Bull-Fighting / The British Well-Basically Club
Sketch:(On the underneath of the bed is a presenter on a chair. The underneath of the bed also consists of a flat as for current affairs-type programme, with 'Probe' written above narrator.)
Presenter: Many people in this country are becoming increasingly worried about bull-fighting. They say it's not only cruel, vicious and immoral, but also blatantly unfair. The bull is heavy, violent, abusive and aggressive with four legs and great sharp teeth, whereas the bull-fighter is only a small, greasy Spaniard. Given this basic inequality what can be done to make bull-fighting safer? We asked Brigadier Arthur Farquar-Smith, Chairman of the British Well-Basically Club.
(Cut to a brigadier.)
Brigadier: Well, basically it's quite apparent that these little dago chappies have got it all wrong. They prance round the bull like a lot of bally night club dancers looking like the Younger Generation or a less smooth version of the Lionel Blair Troupe, (getting rather camp) with much of the staccato rhythms of the Irving Davies Dancers at the height of their success. In recent years Pan's People have often recaptured a lyricism … (a huge hammer strikes him on the head; he becomes butch again) and what we must do now is to use devices like radar to locate the bull and SAM missiles fired from underground silos, to knock the bull over. Then I would send in Scottish boys with air cover to provide a diversion for the bull, whilst the navy came in round the back and finished him off. That to me would be bull-fighting and not this pansy kind of lyrical, (getting camp) evocative movement which George Balanchine and Martha Graham in the States and our very own Sadler's Wells … (the hammer strikes him on the head again) Troops could also be used in an auxiliary role in international chess, where… (the lights go off) What? … oh…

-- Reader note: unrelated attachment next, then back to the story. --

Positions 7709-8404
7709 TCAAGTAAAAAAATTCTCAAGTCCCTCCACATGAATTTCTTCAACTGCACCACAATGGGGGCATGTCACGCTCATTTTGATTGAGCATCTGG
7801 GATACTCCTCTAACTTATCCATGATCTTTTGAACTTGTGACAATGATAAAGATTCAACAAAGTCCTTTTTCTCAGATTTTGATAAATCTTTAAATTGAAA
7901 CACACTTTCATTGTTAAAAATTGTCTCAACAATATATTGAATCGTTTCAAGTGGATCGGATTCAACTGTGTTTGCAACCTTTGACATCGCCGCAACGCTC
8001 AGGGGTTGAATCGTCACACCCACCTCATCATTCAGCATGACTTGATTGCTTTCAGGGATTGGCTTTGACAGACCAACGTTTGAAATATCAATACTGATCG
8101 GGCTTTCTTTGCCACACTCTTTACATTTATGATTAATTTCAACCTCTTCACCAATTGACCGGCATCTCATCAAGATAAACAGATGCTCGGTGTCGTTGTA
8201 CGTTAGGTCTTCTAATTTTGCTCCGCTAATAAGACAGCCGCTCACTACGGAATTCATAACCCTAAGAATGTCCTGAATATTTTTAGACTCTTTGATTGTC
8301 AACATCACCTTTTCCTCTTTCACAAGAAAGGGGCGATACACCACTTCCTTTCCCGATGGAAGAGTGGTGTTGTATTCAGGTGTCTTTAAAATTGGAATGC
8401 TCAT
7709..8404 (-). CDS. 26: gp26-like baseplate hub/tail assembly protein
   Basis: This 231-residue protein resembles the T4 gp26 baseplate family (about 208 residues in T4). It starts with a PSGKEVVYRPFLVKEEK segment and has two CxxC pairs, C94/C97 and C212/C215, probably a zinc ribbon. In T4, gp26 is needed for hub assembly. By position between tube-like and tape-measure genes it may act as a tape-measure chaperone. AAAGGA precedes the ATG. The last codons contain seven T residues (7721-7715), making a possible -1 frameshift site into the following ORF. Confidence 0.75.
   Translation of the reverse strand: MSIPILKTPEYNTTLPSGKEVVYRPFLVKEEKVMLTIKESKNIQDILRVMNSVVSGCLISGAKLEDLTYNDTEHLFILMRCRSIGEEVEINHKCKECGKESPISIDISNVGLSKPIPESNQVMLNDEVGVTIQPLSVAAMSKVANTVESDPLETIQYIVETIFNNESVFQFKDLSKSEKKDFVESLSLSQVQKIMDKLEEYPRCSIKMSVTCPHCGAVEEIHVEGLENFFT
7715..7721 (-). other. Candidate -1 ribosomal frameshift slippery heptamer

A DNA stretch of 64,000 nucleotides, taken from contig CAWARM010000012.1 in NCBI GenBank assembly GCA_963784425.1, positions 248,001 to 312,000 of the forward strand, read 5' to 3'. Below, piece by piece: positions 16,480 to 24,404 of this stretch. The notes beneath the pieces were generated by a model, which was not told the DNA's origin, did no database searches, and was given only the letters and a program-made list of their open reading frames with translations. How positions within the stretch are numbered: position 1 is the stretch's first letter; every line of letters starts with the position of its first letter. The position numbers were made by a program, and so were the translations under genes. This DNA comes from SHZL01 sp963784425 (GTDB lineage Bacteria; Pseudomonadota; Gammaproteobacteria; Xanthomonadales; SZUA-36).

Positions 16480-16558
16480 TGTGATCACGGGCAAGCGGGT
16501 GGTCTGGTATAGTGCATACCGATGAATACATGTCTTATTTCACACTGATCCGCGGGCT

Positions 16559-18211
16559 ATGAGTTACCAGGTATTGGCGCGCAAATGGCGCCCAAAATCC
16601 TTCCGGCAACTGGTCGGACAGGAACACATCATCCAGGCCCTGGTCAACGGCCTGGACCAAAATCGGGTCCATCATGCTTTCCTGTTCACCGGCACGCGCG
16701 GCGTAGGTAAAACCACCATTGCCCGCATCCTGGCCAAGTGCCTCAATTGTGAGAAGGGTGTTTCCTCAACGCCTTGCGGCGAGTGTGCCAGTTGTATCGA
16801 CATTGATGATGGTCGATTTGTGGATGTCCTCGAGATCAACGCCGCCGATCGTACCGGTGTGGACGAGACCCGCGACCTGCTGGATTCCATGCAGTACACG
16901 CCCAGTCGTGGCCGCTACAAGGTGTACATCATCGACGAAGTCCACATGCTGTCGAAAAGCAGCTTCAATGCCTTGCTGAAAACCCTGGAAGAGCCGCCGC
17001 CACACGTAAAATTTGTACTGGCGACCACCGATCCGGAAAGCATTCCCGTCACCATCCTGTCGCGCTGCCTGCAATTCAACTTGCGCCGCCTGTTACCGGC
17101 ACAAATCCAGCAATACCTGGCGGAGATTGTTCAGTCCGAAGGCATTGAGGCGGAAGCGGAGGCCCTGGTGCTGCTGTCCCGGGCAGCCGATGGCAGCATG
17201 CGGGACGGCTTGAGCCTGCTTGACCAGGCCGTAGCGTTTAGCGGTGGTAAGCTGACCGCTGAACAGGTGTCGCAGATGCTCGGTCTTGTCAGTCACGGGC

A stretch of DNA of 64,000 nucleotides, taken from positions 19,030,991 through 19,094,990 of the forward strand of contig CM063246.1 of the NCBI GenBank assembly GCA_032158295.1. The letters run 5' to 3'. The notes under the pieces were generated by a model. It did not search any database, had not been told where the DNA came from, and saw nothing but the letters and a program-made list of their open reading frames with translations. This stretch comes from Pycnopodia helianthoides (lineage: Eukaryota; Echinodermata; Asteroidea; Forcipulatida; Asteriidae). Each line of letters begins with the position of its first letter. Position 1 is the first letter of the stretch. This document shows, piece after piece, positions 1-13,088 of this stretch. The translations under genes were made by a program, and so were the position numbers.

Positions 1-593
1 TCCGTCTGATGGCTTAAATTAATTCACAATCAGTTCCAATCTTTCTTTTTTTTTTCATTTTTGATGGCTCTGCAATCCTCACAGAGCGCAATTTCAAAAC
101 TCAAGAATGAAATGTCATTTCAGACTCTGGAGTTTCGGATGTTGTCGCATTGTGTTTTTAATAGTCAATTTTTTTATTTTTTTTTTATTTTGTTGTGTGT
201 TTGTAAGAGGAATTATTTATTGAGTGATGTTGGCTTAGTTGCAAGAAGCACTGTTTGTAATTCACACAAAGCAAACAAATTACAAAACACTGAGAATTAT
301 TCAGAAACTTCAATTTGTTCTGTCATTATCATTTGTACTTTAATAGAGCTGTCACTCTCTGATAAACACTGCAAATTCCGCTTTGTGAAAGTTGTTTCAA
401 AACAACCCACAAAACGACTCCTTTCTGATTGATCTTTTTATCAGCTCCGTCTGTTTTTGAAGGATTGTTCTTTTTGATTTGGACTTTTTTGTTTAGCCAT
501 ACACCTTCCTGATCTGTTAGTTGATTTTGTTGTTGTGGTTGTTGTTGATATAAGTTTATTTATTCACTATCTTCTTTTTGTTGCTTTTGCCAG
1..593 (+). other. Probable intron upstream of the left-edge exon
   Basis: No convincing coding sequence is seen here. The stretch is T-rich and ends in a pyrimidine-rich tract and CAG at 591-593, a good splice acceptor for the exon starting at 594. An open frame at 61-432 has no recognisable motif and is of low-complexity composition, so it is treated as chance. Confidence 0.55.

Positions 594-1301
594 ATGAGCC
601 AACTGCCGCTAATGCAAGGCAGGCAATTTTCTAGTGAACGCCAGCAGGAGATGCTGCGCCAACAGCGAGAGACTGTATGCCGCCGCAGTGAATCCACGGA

Badger: (voice over) I'll put the lights on again for a pound.